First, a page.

Congress will not reform or eliminate the Parent PLUS program. Parent PLUS has brought financial ruin to hundreds of thousands of low-income families, but too many colleges depend on Parent PLUS money for Congress to shut down the program.

Congress will not reform the Bankruptcy Code to allow distressed student borrowers to shed their college loans in bankruptcy. 

As I have said for twenty years, the simplest and most equitable way to address the student-loan crisis would be to allow honest but unfortunate college borrowers to discharge their student loans in the bankruptcy courts. But that reform makes too goddamned much sense for Congress to do it.

In short, what we are likely to see in the coming months is massive student-loan debt relief with no reforms whatsoever for the federal student-loan program--the biggest boondoggle in American history.

Will President Biden wipe out all student loan debt?








Wednesday, October 20, 2021

Take this student loan and shove it: Will student debtors start making payments on their college loans when the government's payment holiday ends?

When we go on vacation, most of us sleep late, basking in the luxury of rising in the morning whenever we wish.

 Then our vacation ends, and we have to set our alarm clock again. And we find it damned difficult to pop out of bed at 6 AM to get to work on time.

 Something like that will happen when the U.S. Department of Education ends its pause on student loan payments. Student debtors enjoyed a grace period on their loan obligations during the COVID pandemic. They could skip their monthly student loan payments without penalty and spend that extra cash on other things—a new car, maybe.

 Millions of student borrowers benefited from this loan-payment holiday, but nobody knows how many will start making monthly payments again when the holiday comes to an end in February.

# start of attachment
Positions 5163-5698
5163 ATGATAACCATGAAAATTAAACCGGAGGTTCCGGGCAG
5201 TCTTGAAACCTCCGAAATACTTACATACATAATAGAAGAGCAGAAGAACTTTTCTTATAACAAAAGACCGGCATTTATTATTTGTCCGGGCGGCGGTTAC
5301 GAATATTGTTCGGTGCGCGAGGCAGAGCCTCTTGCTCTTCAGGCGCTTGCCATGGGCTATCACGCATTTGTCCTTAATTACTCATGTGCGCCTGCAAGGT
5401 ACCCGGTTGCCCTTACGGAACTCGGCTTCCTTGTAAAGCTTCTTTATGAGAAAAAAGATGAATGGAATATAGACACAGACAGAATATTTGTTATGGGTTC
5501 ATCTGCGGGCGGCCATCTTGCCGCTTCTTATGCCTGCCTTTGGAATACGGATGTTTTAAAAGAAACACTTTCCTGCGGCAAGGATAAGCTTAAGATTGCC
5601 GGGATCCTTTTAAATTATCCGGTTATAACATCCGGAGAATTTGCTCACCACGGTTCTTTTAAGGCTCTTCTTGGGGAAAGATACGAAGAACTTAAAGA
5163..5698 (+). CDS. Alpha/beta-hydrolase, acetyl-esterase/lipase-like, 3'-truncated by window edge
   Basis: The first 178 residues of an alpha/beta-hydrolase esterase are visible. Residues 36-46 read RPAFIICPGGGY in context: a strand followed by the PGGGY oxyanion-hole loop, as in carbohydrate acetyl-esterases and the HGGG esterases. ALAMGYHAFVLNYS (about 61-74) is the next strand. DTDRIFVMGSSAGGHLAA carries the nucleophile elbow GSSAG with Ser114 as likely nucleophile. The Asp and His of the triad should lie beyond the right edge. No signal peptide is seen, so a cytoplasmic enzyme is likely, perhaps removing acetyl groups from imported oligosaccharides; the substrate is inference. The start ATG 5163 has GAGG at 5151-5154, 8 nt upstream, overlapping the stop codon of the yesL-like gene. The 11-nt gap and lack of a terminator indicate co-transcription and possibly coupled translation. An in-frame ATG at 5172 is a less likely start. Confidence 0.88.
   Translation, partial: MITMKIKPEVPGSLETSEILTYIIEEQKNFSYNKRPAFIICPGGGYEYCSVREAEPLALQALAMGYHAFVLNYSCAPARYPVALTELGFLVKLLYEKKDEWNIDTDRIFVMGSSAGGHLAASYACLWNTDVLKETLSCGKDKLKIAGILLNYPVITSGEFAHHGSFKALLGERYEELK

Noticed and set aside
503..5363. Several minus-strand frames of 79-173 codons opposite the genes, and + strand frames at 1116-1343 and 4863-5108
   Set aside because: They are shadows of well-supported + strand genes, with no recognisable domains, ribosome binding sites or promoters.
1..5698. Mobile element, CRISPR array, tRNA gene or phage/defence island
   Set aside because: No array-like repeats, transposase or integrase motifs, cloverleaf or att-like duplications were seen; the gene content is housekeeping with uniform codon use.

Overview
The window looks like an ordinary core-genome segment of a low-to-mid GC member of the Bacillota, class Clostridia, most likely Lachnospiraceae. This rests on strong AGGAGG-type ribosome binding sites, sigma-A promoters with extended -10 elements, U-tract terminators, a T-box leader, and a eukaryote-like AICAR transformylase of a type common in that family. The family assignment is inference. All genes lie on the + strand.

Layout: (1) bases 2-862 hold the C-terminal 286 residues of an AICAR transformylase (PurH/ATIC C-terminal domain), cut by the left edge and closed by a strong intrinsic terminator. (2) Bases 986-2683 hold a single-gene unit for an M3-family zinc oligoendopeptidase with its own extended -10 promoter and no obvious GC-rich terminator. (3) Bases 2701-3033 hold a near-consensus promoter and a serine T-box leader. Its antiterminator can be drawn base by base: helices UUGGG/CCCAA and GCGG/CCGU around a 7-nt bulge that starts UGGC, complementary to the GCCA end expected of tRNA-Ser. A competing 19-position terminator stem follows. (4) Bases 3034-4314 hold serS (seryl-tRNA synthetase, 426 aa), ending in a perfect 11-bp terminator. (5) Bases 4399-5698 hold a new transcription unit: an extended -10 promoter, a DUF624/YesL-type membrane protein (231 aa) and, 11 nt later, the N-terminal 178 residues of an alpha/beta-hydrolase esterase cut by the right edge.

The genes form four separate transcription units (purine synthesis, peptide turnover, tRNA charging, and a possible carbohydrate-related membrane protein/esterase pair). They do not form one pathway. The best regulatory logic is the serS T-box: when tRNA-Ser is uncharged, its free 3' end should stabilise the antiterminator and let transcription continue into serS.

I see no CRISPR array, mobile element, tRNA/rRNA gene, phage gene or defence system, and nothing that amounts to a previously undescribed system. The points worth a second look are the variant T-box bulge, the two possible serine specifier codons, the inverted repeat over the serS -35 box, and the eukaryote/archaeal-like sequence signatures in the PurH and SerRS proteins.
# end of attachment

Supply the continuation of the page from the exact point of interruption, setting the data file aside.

According to Politico, Education Department officials have instructed loan services to create a "safety net" for borrowers for the first three months after payment obligations begin:

 Borrowers who miss a payment during the initial 90-day period will not take a hit on their credit reports. Those borrowers will instead be automatically placed in a forbearance and be still considered current on their loans.

Student borrowers will appreciate the safety net, but will they start making their monthly loan payments again when the government's loan-payment pause finally ends?

Even before the pandemic, the default rate on student loans was considerably higher than the default rate on credit cards and car loans.

 And this pattern makes sense. Overburdened debtors who stop making car payments lose their cars. If they quit paying on their credit card balances, their cards get canceled.

 But if student-loan debtors stop making payments on their student loans, nothing happens--at least not immediately. 

 predict that student loan defaults will spike upward this spring. Millions of student-loan debtors got permission to stop making payments in the spring of 2020, and they will find it challenging to start writing those monthly payments again, even when they are legally obligated to do so.